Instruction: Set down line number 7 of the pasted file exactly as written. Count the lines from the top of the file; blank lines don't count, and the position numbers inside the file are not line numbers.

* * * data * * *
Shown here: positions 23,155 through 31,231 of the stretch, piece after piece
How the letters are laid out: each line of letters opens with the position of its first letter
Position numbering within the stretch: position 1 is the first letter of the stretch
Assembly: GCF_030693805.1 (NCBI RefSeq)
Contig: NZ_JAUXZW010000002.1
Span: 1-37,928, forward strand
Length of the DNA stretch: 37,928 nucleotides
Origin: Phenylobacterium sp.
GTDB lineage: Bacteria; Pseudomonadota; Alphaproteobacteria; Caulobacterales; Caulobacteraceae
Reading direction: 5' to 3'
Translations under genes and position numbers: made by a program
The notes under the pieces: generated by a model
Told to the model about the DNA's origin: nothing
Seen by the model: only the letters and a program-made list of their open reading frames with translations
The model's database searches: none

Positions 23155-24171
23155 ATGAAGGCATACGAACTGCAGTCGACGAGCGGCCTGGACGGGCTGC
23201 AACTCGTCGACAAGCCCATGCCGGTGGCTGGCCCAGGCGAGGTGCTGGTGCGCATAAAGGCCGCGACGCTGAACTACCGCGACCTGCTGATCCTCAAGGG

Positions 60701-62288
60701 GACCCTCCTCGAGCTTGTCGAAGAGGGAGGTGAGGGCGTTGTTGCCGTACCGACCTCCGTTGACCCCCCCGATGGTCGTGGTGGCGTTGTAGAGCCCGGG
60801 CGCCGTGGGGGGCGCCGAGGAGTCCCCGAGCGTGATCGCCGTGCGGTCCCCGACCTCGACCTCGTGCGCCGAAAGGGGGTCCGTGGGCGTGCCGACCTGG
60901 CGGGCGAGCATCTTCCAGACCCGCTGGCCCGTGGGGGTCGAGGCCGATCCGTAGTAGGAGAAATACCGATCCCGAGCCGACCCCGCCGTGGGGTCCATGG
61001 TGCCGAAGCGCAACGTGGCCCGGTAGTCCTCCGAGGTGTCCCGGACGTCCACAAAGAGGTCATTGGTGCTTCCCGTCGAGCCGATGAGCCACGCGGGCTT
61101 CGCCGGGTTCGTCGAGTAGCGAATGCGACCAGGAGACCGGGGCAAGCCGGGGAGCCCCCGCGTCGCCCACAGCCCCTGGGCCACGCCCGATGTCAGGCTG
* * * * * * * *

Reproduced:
Length of the DNA stretch: 37,928 nucleotides